Biographical docu explores the life of Gerry Humphrys, a British musician who lived in Australia for 15 years (1957-72), making his mark first as a clarinet player and leader of a popular jazz band, the Red Onions, and later as a Beatles-influenced R&B performer, but who disappeared after returning to London. Although centering on a real-life character, pic is at times reminiscent of a Woody Allen mockumentary (“Sweet and Lowdown”). Humphrys’ fame seems limited to survivors of the ’60s Melbourne music scene. Music-oriented fests would be the best bet for wider screenings.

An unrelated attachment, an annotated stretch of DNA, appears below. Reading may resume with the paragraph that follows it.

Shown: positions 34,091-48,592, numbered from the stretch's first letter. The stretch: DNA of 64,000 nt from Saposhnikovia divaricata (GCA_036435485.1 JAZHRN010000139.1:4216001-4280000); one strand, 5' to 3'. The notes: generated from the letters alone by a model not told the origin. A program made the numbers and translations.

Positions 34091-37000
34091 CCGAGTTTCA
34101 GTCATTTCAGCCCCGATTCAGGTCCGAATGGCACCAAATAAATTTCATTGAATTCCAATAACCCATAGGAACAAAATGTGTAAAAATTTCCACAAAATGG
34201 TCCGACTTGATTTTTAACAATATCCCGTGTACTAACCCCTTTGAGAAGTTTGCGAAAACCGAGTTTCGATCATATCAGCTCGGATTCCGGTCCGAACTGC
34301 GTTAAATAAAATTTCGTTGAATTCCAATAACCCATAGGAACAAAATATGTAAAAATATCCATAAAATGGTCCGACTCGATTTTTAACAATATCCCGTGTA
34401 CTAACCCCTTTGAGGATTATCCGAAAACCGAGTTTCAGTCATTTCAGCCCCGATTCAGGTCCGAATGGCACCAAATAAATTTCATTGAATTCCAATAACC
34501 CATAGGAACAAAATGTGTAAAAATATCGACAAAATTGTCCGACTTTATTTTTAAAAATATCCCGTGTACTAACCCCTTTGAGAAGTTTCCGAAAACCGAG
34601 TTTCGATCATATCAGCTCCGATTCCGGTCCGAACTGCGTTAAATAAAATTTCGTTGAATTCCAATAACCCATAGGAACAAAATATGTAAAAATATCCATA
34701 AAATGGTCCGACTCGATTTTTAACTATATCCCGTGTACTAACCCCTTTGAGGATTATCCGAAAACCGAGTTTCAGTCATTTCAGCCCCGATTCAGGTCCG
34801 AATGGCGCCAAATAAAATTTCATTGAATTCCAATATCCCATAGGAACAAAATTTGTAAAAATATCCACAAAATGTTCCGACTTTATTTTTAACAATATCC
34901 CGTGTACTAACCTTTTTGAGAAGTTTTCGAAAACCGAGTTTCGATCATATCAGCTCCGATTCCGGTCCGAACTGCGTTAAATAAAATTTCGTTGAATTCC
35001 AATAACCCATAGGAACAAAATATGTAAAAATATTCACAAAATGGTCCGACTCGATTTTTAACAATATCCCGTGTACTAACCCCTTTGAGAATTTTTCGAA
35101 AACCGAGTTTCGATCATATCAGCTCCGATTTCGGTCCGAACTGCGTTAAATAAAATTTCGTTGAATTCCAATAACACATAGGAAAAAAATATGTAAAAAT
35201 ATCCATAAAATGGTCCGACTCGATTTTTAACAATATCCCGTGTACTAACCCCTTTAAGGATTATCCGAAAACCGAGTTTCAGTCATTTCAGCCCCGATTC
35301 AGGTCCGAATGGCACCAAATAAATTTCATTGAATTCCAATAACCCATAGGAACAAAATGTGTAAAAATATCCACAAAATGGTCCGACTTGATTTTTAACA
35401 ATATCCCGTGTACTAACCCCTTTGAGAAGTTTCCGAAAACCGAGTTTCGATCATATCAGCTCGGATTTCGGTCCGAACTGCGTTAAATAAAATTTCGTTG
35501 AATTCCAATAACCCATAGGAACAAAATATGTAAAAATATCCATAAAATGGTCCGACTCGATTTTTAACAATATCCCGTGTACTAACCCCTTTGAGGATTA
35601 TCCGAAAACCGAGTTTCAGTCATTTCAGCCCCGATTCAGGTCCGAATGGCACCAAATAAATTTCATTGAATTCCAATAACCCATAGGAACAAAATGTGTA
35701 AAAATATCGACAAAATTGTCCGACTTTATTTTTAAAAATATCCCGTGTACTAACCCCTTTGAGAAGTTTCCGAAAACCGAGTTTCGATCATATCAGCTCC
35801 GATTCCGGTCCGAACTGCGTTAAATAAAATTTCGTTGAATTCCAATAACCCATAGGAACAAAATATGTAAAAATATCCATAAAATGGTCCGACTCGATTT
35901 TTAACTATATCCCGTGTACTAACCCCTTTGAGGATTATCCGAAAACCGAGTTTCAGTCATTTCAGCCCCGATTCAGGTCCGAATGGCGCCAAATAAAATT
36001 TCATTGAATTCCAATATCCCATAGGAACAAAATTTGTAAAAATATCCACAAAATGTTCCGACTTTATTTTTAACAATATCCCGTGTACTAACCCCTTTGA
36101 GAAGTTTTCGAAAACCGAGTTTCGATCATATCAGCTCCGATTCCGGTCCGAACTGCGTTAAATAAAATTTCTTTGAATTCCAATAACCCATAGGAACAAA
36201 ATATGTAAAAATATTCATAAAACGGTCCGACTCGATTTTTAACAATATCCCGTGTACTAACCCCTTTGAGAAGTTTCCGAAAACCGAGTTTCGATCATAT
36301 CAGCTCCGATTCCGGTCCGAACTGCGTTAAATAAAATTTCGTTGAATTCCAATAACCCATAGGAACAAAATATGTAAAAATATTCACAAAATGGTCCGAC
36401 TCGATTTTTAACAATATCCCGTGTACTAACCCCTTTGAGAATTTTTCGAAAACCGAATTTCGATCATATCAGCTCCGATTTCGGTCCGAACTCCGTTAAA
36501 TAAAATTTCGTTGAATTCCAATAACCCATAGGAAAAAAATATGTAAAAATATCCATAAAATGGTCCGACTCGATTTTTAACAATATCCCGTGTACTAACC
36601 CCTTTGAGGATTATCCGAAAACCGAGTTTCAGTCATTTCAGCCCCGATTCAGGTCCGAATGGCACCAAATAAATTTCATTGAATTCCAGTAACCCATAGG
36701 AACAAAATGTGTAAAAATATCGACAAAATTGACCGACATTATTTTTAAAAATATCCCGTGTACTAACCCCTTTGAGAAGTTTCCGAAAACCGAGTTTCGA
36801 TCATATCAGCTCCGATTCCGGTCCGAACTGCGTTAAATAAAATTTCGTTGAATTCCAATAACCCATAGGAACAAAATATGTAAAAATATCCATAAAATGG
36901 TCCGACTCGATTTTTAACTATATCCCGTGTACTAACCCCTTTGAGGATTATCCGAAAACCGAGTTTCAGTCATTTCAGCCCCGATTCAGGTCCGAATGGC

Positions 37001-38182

Filmmaker and jazz enthusiast Nigel Buesst spends the first 40 minutes interviewing middle-aged musicians who worked with Humphrys in Australia and the woman he married when she was 16. Buesst incorporates footage of Humphrys playing with the Onions and other bands. By the time helmer travels to London to interview his subject, who’s now a rather sad man living in suburban Wimbledon, expectations are relatively high: What happened to him? Why did he disappear? Unfortunately, the answers provided in the poorly filmed interview are extremely mundane.